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Origin, Meaning, Family History and Ashfield Coat of Arms and Family Crest

Ashfield Origin:

England

Origins of Ashfield:

This surname is of old English origin and is geographical from many places so named, for example, in Shropshire, and two places in Suffolk. The origin is from the Old English pre 7th Century 'aesc', which means an ash tree, with 'feld,' which means open country, and the first documentation of the place in Shropshire shows as 'Assefeld,' in the Pipe Rolls of 1167. However, the two places in Suffolk have different origins, for example, Ashfield near Debenham first listed in the Domesday Book of 1086 as 'Assefelda,' and in the Feet of Fines of 1196 as 'Esfeld,' whereas Great Ashfield shows in the Domesday Book as 'Eascefelda.' In Alveley, Shropshire, there was an early record of the naming of Doryty Ashfield in March 1592, and in Little Saxham, Suffolk, the wedding of Marie Ashfield and Andrew Gilmin in June 1586.

Variations:

More common variations are: Aishfield, Ashfild, Asheffield, Ashfeild, Aishafild, Eschfield, Ashfold, Ashfelt.

England:

The surname Ashfield first appeared in Suffolk, at Ashfield, which dates back to the Domesday Book of 1086 when it was noted there as Assefelda. Great Ashfield, Suffolk was also recorded there as Eascefelda. Ashfield is the name of an old hamlet originally named Esfeld in 1216. It is now a local government district in western Nottinghamshire built in 1974. And today, Ashfield is a neighborhood in the Inner West of Sydney, in New South Wales, Australia. This latter local was founded shortly after the First Fleet appearance in 1788.

The very first recording spelling of the family was shown to be that of Margaret Ashfield, dated about 1569, near the Bury St. Edmunds, Denham. It was during the time of Queen Elizabeth I, who was known to be the “Good Queen Bess," dated 1558-1603. The origin of surnames during this period became a necessity with the introduction of personal taxation. It came to be known as Poll Tax in England.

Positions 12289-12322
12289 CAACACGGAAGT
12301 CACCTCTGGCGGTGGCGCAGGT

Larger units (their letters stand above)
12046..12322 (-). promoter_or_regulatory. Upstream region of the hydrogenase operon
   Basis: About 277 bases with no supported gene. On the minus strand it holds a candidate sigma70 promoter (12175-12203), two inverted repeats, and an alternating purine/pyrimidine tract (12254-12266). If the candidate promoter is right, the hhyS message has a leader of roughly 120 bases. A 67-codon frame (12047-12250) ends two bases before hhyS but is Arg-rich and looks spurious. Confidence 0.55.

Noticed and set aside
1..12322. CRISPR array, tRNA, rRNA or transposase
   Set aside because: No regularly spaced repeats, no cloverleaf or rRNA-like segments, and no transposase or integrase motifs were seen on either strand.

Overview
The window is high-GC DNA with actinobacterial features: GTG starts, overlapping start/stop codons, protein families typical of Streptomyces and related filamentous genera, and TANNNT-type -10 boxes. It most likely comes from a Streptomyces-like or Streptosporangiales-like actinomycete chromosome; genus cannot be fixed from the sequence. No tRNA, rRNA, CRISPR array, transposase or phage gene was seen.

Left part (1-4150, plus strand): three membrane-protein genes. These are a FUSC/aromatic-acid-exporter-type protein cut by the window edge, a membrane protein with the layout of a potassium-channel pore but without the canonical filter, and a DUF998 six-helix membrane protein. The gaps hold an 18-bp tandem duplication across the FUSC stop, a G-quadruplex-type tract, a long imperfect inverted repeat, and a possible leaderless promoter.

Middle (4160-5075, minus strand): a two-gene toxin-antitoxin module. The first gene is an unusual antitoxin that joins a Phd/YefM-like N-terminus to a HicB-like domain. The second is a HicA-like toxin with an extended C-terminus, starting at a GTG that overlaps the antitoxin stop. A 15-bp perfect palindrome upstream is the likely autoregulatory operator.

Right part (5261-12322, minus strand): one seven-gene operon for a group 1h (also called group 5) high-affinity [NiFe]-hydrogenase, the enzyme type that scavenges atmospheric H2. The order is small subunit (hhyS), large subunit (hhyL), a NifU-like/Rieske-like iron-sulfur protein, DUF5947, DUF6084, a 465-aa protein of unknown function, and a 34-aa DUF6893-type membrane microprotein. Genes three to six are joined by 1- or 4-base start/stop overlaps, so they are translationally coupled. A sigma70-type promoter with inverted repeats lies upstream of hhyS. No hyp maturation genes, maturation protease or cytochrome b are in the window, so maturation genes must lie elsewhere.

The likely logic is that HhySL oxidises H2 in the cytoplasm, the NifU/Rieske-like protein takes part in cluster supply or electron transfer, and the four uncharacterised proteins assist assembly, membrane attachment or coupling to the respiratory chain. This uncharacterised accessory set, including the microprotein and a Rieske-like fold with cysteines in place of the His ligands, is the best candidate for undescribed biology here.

Ireland:

Many of the people with surname Ashfield had moved to Ireland during the 17th century.

United States of America:

Individuals with the surname Ashfield landed in the United States in three different centuries respectively in the 17th, 18th, and 19th. Some of the people with the name Ashfield who arrived in the United States in the 17th century included James Ashfield settled in Virginia in 1636. John Ashfield settled in West New Jersey in 1664. William Ashfield, who arrived in Massachusetts in 1691.

People with the surname Ashfield who landed in the United States in the 18th century included Henry Ashfield settled in Maryland in 1776.

The following century saw more Ashfield surnames arrive. Some of the people with the surname Ashfield who arrived in the United States in the 19th century included James Ashfield, who arrived in New York in 1836. G Ashfield who landed in San Francisco, California in 1851.

Australia:

Some of the individuals with the surname Ashfield who landed in Australia in the 19th century included Andrew Ashfield at the age of 32, arrived in South Australia in 1854 aboard the ship "William Prowse."